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Heartbeats Synchronized when People is Immersed by the Same Story

Our brains are so tuned to narratives that we can recall well-told stories better than basic facts, having evolved with storytelling as a means of passing information down through generations.

Stories have a powerful influence on the world we've built for ourselves, and it turns out that they may even be able to control the rhythm of our own heartbeats. A preliminary study of what happens in our bodies as we listen to these stories discovered that our hearts begin to beat in unison – even if we're miles apart.

According to Lucas C. Parra on his Twitter Account "Your heart rate fluctuates, naturally, even when you are just sitting there, doing nothing, maybe listening to a story on the radio. Guess what, you are not alone! Some one else listening to the same story will have the same heart rate fluctuations"

"Why does your heart rate go up and down like that?" Lucas Parra, the co-author of the paper and a biomedical engineer, asks the question on Twitter.

"We think it is because you need to be ready to act, at a moment's notice. And for that, you need to know what is going on around you. In other words, you need to be conscious of what is happening. Even if it is just a story."

Pauline Pèrez, a neuroscientist at the Paris Brain Institute, and her colleagues used an ECG to track the heart rates of volunteers during a series of tests. Heart rates were shown to synchronize across study participants, regardless of where they were, while they listened to a 1-minute sample of 20,000 Leagues Under the Sea in one trial and a few minutes of instructional films in another.

The instructional video demonstrated that this phenomenon was not linked to emotion, as earlier studies had hypothesized based on observations of synchrony in persons watching the same movie. However, disturbing the volunteers' focus — for example, by having them count backward or listening to distracting sounds – reduced their heart synchrony and their ability to recall the story.

Memory retention has been demonstrated to correlate with conscious perception, implying that our hearts beat in time with our minds' conscious narrative processing, according to the researchers."What's important is that the listener is paying attention to the actions in the story," says Paris Brain Institute neuroscientist Jacobo Sitt. "It's not about emotions, but about being engaged and attentive, and thinking about what will happen next. Your heart responds to those signals from the brain."

The researchers even tested this on 19 unconscious patients and 24 healthy participants in a final trial. Except for two individuals, the majority of the patients were unable to synchronize their heart rates, as expected. One of them was able to regain full awareness after that. "These results suggest that the patients' [synchronized heartbeats] might carry prognostic information with a specific emphasis on conscious verbal processing," the team writes in their paper.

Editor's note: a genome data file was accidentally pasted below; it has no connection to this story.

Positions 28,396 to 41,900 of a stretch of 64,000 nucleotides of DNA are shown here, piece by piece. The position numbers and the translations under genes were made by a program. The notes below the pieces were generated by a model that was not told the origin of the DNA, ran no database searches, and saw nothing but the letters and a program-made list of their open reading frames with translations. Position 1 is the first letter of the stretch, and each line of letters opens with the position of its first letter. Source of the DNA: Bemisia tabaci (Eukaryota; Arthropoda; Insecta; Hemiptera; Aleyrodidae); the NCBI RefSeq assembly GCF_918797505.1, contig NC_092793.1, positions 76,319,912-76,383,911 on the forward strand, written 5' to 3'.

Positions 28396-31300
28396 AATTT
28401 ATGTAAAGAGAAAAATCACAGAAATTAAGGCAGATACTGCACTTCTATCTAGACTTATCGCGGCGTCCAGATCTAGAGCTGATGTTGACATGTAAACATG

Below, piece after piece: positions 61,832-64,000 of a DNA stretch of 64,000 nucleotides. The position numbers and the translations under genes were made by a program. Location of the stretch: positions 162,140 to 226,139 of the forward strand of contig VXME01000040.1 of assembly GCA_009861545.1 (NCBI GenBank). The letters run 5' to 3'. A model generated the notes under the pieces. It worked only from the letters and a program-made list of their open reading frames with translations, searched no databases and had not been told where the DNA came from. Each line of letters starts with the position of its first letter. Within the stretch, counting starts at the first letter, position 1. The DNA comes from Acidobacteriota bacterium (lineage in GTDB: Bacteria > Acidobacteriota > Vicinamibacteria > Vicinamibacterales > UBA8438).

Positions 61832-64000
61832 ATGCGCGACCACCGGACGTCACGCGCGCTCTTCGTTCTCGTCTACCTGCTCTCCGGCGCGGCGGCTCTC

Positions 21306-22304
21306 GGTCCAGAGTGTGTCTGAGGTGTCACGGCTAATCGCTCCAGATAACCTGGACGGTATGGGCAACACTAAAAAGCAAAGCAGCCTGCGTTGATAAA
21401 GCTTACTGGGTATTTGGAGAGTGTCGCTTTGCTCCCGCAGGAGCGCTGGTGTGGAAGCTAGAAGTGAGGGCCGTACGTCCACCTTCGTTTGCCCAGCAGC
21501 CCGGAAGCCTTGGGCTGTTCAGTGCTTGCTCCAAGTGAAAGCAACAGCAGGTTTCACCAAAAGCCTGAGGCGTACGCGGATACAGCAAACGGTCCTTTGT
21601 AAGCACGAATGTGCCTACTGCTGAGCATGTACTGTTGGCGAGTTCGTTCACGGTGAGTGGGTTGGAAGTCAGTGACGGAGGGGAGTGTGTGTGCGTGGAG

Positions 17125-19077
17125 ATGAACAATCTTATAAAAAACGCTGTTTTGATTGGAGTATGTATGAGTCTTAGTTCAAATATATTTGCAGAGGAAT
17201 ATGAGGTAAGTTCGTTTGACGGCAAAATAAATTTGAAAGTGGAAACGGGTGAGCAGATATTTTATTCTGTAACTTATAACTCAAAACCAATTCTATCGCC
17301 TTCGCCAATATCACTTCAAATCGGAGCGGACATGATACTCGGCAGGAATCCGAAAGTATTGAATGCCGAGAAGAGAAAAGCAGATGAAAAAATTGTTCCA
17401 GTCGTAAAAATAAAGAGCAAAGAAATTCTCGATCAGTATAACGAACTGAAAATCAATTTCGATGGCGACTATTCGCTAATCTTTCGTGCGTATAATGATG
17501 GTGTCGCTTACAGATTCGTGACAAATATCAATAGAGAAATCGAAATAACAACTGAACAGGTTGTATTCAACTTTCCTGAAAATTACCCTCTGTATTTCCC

Aside from alterations caused by physical exertion and other stressors, our hearts' rhythms naturally fluctuate all the time. This has previously been attributed to autonomic processes — the automatic, unconscious mechanisms that regulate our bodies – but this study reveals that conscious processes also play a role.

"There's a lot of literature demonstrating that people synchronize their physiology with each other. But the premise is that somehow you're interacting and physically present in the same place," says Parra.

"What we have found is that the phenomenon is much broader, and that simply following a story and processing stimulus will cause similar fluctuations in people's heart rates. It's the cognitive function that drives your heart rate up or down." Individual words (as well as the general meaning of the tale and the emotions they evoke) are thought to drive the synchronization, according to Pèrez and his colleagues, who also point out that a cohesive narrative is required to produce the synchronized activity found in the brain scans.

They do warn, however, that because this is a tiny study with only 20-30 volunteers in each experiment, the findings will need to be confirmed with bigger groups of people. Comparisons to brain scans may be useful in determining whether tales are also the cause of heartbeat synchronization.

"Neuroscience is opening up in terms of thinking of the brain as part of an actual anatomical, physical body," says Parra. "This research is a step in the direction of looking at the brain-body connection more broadly, in terms of how the brain affects the body."

"People think they react to the world in their particular way,'' adds biomedical engineer Jens Madsen from the City College of New York. "[But] even our hearts react in a very similar way when we listen to short stories. That makes me smile. We're all human."

Source: ScienceAlert

About the Writers:

Maina Zaina, Writer and a Virtual Assistant at AVCreativity Studio. She enjoys media entertainment and is an avid fan of "K-Wave". She loves her job because she is exposed to different types of entertainment. She also believes in the saying "If you want to be successful, don't seek success - seek competence, empowerment; do nothing short of the best that you can do" by Jaggi Vasudev

Pamela Elizabeth, Editor-in-Chief at AVCreativity Studio. Earned a Bachelor’s Degree of Secondary Education Major in English. She loves going on little adventures alongside reading good books. She is enthusiastic about her work and ensures that her clients receive the finest service possible.

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